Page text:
Brazil receives a lot of bad press about its violence and high crime rate. We feel that the dangers to travelers, while they do exist, get exaggerated. By using common sense, there is much you can do to reduce the risks of getting robbed. Don’t start your trip by wandering around touristy areas in a jet-lagged state soon after arrival: you’ll be an obvious target. Accept the fact that you might be mugged, pickpocketed or have your bag snatched while you’re in the country. If you carry only the minimum needed for the day, and don’t try / to resist thieves, you’re unlikely to come to any real harm. Other tips:
Distraction is a common tactic employed by street thieves in Brazil and elsewhere around the world. The aim is to throw potential victims off guard so that they’re easier prey. It may be something as simple as asking you for a cigarette or a light so that you slow down and take your attention off other people around you.
Techniques are continually being developed, and imported or exported across national borders to relieve the unwary of their belongings. Keep abreast of new scams by talking to other travelers. Theft and security are sources of endless fascination and stories.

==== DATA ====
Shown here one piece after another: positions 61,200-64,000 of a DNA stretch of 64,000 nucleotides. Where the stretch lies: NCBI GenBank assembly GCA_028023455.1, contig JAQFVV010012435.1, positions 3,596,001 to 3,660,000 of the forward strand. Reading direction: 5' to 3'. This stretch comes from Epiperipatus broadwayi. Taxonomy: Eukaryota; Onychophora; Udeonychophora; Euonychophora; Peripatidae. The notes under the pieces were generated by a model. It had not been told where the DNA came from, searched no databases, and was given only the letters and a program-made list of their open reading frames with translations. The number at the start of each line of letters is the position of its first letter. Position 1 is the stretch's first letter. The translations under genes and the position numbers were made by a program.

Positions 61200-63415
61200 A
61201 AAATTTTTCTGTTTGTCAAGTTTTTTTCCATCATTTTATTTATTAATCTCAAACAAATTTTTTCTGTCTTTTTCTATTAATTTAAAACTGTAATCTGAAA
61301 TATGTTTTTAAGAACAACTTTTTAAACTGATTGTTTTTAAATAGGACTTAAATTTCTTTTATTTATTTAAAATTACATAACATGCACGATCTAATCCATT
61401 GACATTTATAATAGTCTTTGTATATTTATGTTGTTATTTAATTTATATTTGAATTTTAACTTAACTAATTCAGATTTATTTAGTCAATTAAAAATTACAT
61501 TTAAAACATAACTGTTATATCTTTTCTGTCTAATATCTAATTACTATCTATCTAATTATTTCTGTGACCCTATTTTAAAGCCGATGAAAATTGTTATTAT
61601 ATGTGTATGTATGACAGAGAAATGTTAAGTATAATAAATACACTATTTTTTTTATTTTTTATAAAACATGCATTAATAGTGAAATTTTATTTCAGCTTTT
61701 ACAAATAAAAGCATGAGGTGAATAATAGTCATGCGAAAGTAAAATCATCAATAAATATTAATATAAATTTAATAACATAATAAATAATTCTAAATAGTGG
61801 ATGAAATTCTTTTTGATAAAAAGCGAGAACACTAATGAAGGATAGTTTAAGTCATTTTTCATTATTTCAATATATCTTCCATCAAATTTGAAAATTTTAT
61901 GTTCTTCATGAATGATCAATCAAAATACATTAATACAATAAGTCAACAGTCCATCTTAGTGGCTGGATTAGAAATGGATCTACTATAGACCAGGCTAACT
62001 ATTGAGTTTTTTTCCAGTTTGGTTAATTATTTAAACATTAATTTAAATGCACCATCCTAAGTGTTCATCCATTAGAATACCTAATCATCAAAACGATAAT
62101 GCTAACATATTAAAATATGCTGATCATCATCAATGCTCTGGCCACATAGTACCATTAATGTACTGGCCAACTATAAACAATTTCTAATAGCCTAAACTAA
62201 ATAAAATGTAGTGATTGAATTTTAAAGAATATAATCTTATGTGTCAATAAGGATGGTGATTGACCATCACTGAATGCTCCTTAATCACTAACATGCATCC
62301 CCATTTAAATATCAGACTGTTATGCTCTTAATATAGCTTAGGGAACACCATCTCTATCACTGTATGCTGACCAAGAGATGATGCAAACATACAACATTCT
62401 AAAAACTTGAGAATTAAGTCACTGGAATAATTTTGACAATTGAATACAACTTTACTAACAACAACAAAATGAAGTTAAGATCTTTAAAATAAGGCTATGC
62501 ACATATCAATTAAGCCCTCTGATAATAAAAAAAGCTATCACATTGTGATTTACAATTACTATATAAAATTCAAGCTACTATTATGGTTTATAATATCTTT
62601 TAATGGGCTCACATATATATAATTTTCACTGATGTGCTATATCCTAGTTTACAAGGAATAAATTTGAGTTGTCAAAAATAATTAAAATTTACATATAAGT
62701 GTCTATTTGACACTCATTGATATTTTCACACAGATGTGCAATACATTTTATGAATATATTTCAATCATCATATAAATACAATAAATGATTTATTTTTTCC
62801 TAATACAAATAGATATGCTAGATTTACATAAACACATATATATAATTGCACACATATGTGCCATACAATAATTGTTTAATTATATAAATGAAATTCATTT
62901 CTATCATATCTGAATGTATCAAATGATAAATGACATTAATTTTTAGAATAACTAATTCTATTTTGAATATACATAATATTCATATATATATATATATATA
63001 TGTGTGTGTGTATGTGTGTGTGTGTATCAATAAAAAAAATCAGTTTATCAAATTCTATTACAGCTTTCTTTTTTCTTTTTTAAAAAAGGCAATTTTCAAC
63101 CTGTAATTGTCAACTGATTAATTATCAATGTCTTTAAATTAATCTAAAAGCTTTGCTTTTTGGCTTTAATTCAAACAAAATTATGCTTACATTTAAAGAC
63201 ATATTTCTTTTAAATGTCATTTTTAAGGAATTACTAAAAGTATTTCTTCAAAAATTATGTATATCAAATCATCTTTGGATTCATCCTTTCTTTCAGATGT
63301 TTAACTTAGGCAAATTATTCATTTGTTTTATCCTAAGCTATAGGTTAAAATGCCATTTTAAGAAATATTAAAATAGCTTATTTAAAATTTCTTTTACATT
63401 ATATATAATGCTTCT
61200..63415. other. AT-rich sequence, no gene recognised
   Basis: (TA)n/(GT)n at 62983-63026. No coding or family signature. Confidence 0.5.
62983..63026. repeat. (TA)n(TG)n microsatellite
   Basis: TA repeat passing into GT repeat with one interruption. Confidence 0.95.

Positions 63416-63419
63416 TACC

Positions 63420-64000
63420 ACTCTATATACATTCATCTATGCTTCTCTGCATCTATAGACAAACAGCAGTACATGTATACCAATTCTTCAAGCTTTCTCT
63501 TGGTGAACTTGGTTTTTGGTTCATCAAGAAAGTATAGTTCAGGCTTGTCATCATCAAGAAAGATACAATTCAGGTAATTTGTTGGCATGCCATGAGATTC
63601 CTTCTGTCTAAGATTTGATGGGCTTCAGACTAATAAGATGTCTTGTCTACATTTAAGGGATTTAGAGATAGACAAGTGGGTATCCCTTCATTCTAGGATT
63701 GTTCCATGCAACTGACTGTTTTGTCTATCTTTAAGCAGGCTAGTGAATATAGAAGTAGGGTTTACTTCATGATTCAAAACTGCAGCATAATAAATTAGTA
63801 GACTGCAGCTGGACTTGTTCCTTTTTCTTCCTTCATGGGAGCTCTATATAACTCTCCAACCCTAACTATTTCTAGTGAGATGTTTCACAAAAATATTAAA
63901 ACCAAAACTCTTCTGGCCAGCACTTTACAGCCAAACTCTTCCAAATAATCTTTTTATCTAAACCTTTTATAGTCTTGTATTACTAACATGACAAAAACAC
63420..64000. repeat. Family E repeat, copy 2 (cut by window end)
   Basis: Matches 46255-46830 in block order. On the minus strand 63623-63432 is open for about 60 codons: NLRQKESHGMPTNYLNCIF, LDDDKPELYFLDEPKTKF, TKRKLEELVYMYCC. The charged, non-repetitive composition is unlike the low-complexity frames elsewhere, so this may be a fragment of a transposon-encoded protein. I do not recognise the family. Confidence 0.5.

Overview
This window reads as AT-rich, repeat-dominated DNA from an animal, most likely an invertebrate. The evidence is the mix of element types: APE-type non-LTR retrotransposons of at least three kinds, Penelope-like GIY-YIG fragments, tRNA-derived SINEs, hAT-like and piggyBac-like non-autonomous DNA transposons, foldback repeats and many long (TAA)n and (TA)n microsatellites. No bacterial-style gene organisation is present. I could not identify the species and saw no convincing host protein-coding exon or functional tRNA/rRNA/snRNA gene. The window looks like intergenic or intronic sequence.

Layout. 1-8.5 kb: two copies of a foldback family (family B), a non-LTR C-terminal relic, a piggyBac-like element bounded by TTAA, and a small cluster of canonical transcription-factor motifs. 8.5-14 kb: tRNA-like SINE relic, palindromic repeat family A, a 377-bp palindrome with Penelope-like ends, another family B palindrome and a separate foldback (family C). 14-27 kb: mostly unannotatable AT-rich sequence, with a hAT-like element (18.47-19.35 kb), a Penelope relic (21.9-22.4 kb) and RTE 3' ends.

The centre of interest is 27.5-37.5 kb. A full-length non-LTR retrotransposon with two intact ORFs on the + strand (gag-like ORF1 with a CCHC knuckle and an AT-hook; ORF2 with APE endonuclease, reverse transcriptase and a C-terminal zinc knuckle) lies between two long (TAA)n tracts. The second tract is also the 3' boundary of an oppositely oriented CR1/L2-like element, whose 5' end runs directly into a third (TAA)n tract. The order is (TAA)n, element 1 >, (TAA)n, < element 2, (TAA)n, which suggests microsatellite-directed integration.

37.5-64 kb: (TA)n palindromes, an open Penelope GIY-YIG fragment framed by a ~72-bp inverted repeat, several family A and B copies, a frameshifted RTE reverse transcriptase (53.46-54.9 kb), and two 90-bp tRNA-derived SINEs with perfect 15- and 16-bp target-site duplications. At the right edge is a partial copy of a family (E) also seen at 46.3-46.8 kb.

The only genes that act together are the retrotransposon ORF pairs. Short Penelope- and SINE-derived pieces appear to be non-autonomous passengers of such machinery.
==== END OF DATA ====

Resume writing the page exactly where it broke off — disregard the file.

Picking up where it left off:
A classic, revolting distraction method is the ‘cream technique,’ common the world over, including in Brazil. You’re walking down the street or standing in some public place, when someone surreptitiously sprays a substance on your shoulder, your daypack or anything else connected with you. The substance can be anything from mustard to chocolate or even excrement. An assistant (young or old, male or female) then taps you on the shoulder and amicably offers to clean off the mess …if you’ll just put down your bag for a second. The moment you do this, someone makes off with it in a flash. The golden rule is to ignore any such attempt or offer, and simply endure your mucky state until you can find a safe place, such as your hotel, where you can wash.
There have also been reports of druggings, including spiked drinks. While you’re temporarily unconscious or semiconscious as a result of some noxious substance being
slipped into your beverage, you’re powerless to resist thieves. There have even been reported cases of rape in such circumstances. If you start to feel unaccountably dizzy, disoriented, fatigued, or just mentally vacant not long after imbibing, your drink may have been spiked.
Exercise extreme caution when someone you don’t know and trust offers you a drink of any kind or even cigarettes, sweets etc. If the circumstances make you suspicious, the offer can be tactfully refused by claiming stomach or other medical problems.